African boys and gangs : construction of masculinities within gang cultures in a primary school in Inanda, Durban.
Maphanga, Innocent Dumisani.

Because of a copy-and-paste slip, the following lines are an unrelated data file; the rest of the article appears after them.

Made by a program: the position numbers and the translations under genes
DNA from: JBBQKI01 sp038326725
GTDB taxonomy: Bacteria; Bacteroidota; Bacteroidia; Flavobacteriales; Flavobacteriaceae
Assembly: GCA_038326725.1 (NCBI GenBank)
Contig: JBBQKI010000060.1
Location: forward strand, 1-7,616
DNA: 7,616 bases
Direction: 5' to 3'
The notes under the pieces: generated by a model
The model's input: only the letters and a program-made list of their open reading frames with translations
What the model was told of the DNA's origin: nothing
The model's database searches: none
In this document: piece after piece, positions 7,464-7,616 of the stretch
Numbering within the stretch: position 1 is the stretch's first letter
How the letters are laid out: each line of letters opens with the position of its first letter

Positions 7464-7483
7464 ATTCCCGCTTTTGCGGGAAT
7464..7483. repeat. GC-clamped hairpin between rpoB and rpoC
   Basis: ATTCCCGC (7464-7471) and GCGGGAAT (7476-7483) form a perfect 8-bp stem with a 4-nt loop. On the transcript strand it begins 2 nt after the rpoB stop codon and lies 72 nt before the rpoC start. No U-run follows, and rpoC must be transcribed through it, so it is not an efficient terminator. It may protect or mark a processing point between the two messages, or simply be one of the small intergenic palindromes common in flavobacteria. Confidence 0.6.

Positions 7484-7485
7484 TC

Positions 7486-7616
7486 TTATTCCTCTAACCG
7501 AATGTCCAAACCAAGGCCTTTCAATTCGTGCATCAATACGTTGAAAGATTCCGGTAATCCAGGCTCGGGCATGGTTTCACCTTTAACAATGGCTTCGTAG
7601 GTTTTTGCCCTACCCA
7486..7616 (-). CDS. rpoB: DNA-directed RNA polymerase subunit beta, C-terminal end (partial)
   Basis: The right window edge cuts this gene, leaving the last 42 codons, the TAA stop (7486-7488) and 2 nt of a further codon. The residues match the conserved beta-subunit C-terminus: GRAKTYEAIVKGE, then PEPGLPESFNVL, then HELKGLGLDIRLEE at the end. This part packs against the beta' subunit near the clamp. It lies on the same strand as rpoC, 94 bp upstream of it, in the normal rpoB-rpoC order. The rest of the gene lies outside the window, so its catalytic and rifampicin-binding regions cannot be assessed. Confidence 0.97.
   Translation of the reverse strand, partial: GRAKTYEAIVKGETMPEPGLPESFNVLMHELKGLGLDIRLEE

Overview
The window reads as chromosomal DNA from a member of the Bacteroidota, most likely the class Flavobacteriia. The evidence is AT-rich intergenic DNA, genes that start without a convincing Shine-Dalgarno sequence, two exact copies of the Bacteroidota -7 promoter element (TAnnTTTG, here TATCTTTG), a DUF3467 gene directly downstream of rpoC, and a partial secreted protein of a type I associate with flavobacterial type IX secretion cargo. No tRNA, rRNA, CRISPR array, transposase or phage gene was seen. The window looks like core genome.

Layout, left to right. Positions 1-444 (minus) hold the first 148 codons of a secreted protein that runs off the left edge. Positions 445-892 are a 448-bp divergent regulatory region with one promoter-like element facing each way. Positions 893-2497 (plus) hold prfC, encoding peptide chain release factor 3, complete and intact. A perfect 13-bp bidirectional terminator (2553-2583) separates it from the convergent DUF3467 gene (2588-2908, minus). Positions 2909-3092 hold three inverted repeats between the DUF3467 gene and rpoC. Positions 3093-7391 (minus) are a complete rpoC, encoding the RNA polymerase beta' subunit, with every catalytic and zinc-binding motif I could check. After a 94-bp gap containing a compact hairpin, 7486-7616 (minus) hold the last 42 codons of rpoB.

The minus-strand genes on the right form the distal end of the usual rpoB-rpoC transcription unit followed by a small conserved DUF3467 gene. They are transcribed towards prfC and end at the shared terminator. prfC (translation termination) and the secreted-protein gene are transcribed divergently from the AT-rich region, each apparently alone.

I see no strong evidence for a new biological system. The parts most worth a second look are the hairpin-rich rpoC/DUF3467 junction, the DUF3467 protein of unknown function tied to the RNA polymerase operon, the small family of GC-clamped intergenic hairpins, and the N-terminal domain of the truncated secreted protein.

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This thesis explores the ways in which a group of boys who belong to gangs enact their masculinity. The focus is on African boys' construction of their masculinities within gang cultures at a primary school in Inanda, Durban. The school is an exclusively African co-educational school and predominantly African teaching staff. Data collection involved qualitative methods that primarily include observation and unstructured interviews. These research tools were used to investigate the interrelatedness between violence, gangs, and masculinities. This study demonstrates that young boys in gangs enact violent masculinities which are bound up with issues of race/ethnicity, gender, class, and context in the making of young gang cultures. The performance of violent gang masculinity produced the exaggerated quality of masculine protest, in which violence is employed as a compensation for perceived weakness. This study reveals that gang of boys are enacting masculinity that is oppositional to school's authority by contravening school rules and regulations in multiple ways. This research has indicated that modes of masculinities are shaped, constrained or enabled by gang cultures. Gang boys acted out their protest masculinity in multiple ways. They are anti-school authority, anti-social and undisciplined. The study also demonstrates that there are many socio-economic and political factors that impact negatively on the school such as unemployment, poverty, and violent gang crime. The social, economic and political contexts are therefore crucially important in understanding a multiplicity of masculine identities amongst gang boys at the school under study. Schooling is an important arena where masculinities are enacted in various forms including violent (gang) masculinities. The overall conclusion stemming from the research project is that attempts to reduce violent gang masculinities in the school need to include a gender strategy that tackles gender inequality. In South Africa this could form part of the Life Skills curriculum. Much greater attention needs to be given, in the life skills curriculum and through the ethos of the school as a whole, to promote gender equality and in particular models of masculine identity not predicated on force and violence.